WASHINGTON — Upping the ante in the fight between the press and the courts over confidential sources, a judge here has imposed daily fines on a former reporter for USA Today that could quickly bankrupt her unless she reveals all of her sources at the Justice Department and the FBI.
Toni Locy, who now teaches journalism at West Virginia University, faces a $500 daily fine beginning at midnight. Next week, the fines will go up to $1,000 per day, then to $5,000 a day the week after.
"I don't have that kind of money," she said Monday.
The judge has prohibited her friends, family and former employers from helping her pay the fines.
But lawyers for Dr. Steven J. Hatfill, the biowarfare expert who came under investigation after the mysterious wave of anthrax attacks in 2001, said Locy can spare herself by telling the full truth.
"We hope it [the judge's order] hastens the day when the media returns to exposing, rather than covering up, wrongdoing on the anthrax investigation," said Patrick P. O'Donnell, whose Washington law firm represents Hatfill in his lawsuit against the Justice Department.
In recent years, judges have taken an increasingly hard line against reporters who refuse to cooperate with prosecutors or plaintiffs who are pursuing a civil suit against the government.
In this case, Hatfill sued the Justice Department for leaking information that damaged his reputation. In August 2002, Atty. Gen. John Ashcroft called Hatfill a "person of interest" in the unsolved anthrax case, which sent reporters and camera crews in pursuit of the former government scientist.
Subsequent news stories cited unidentified persons in the FBI or Justice Department who described Hatfill's background -- including, for example, his research on bio-toxins at Ft. Detrick in Maryland.
But Hatfill was never charged in the anthrax case, despite what has been described as the largest investigation in the FBI's history.
When government officials refused to help with his lawsuit, his lawyers turned to the reporters who wrote about the case.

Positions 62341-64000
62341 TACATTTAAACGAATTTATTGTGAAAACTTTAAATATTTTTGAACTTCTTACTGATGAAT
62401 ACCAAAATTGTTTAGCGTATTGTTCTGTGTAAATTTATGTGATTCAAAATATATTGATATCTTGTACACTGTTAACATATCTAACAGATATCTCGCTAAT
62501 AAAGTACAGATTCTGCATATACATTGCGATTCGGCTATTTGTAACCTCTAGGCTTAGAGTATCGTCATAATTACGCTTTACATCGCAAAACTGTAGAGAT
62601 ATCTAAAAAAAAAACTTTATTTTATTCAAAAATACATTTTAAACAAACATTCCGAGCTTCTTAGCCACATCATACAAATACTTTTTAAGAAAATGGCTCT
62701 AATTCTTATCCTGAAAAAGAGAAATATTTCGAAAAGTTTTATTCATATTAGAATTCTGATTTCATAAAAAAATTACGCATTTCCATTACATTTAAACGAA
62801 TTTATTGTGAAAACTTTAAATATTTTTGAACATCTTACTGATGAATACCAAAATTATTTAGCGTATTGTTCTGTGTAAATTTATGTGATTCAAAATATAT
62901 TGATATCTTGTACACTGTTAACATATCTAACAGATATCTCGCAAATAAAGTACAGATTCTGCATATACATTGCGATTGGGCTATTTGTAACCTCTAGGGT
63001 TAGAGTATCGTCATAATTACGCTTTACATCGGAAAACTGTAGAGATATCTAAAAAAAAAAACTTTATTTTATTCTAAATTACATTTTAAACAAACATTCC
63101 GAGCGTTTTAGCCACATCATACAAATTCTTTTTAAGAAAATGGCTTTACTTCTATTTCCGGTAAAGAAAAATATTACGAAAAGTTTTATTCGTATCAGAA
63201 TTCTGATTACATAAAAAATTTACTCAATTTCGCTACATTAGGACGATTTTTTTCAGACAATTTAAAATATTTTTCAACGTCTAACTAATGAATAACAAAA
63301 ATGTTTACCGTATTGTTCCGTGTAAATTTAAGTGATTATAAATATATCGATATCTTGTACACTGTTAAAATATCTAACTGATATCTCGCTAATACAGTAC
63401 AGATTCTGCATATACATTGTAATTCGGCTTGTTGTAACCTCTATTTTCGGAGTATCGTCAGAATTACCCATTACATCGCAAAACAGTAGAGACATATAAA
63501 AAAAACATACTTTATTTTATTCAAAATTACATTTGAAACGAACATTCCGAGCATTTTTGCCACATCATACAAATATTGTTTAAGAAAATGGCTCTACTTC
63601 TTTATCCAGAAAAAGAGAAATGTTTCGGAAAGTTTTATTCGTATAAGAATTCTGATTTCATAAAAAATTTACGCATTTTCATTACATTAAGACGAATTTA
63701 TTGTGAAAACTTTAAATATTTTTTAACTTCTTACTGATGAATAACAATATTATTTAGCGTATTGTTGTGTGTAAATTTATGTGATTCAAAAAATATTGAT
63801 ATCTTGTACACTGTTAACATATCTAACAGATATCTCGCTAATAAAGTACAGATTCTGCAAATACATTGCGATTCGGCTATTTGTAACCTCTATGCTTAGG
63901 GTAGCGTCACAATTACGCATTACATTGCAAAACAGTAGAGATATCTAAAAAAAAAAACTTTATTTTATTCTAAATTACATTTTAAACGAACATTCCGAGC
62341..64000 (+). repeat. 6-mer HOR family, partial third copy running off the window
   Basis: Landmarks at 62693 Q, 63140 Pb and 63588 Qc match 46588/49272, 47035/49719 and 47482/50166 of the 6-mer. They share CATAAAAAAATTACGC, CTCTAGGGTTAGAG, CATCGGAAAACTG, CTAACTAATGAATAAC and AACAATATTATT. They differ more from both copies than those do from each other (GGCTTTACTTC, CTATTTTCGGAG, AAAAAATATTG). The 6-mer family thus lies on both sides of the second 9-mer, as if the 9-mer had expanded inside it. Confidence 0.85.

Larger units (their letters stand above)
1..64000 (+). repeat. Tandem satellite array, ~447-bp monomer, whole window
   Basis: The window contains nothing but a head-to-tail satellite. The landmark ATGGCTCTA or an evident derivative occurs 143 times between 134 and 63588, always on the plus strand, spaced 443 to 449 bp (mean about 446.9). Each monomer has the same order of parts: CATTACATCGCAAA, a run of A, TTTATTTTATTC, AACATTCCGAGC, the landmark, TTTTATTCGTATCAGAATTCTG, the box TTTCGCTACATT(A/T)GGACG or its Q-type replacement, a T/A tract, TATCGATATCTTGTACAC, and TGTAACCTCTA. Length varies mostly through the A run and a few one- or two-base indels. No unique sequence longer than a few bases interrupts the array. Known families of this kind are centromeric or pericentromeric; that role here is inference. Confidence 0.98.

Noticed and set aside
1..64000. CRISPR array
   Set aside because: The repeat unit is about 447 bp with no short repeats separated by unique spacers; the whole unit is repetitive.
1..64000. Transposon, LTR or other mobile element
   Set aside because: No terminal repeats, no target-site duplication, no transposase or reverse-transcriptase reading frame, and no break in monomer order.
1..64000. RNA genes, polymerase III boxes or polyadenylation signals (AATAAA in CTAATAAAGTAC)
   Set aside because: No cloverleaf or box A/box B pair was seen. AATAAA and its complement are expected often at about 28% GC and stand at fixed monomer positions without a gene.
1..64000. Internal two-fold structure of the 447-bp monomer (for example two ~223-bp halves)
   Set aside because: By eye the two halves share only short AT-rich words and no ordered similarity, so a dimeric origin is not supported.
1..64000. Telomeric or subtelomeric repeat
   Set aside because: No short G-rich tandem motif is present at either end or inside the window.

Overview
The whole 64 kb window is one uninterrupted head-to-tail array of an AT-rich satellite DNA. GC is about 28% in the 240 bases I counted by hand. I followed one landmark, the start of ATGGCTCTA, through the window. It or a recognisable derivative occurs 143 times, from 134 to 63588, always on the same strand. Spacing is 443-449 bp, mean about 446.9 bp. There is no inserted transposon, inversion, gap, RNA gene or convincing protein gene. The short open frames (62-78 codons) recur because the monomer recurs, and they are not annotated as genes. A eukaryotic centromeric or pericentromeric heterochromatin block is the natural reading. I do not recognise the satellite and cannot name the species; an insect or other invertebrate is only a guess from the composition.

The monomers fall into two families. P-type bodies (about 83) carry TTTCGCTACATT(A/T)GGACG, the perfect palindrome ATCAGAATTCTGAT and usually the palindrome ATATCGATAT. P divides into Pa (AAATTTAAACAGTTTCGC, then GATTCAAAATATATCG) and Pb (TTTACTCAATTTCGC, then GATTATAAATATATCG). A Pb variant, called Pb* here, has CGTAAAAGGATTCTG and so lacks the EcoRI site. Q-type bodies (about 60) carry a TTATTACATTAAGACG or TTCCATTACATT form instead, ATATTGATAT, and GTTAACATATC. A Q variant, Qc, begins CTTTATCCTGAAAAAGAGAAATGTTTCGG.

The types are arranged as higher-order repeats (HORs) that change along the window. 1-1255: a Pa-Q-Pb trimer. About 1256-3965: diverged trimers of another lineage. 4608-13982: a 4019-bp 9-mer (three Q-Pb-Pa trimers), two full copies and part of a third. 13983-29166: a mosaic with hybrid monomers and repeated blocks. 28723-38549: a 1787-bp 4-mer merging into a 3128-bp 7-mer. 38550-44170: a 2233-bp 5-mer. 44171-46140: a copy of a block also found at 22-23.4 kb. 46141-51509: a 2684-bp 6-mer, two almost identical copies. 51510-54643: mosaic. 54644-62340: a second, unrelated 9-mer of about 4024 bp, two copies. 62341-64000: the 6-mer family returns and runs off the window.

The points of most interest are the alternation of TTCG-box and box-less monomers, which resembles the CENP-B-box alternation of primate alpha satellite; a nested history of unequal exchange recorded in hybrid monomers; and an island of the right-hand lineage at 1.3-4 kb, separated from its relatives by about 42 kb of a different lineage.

In May and June 2003, Locy wrote two articles about the continuing investigation of Hatfill. She described the reports as routine.
"These were just wrap-up stories. They were not scoops. I was skeptical of what the government was doing to Hatfill," Locy said. "Hatfill's lawyer told me his client was still under surveillance. And I called some people at the FBI to confirm the details."
But Locy has steadfastly refused to disclose the names of every person she talked to. She says she does not recall who supplied information for the Hatfill story.
At that, U.S. District Judge Reggie B. Walton ordered her to disclose the names of all of her confidential sources within the Justice Department.
Several other reporters have cooperated with Hatfill's lawyers.
"We have identified three of the leakers who were previously anonymous," Mark A. Grannis, an attorney for Hatfill, told Walton in January. Grannis named Roscoe C. Howard Jr., the former U.S. attorney for the District of Columbia; Daniel S. Seikaly, who headed the criminal division under Howard; and former FBI spokesman Edwin Cogswell.
Despite that revelation, Walton pressed ahead to fine Locy for refusing to cooperate. In Friday's order, he said she must "personally pay the monetary sanction. . . . The court will preclude Ms. Locy from accepting reimbursement to satisfy the monetary sanction imposed by the court."
On Monday, 29 major news organizations, including the Tribune Co., which owns the Los Angeles Times, joined with Locy's lawyer in urging an appeals court to intervene and to put Walton's order on hold. "No court has previously issued such a punitive, financially ruinous order against a journalist, merely for asserting constitutional and common law privileges," said the organization's lawyers.
It is not clear, however, whether the 1st Amendment or federal law provides protection for reporters who defy a judge's orders in such cases.
Most states shield reporters from disclosing confidential sources.
Last year, the U.S. House of Representatives passed a federal shield law for reporters, and a similar measure is pending in the Senate.
Two years ago, five news organizations, including The Times, paid to settle a somewhat similar suit brought by Wen Ho Lee, a nuclear scientist at Los Alamos National Laboratory who had been identified in news reports as the target of an espionage investigation.
He sued the U.S. Department of Energy for leaking damaging information about him, and his lawyers pressed reporters to reveal who had disclosed the information to them.
Lucy Dalglish, executive director of the Reporters Committee for Freedom of the Press, said she worried that the Hatfill case was moving in the same direction.
"I think this is verging on a shakedown of the media," she said. "The judge might want to see all the media companies pitch in and settle this case. If so, that is a frightening scenario because they didn't do anything wrong. They were just covering one of the most important stories of our time."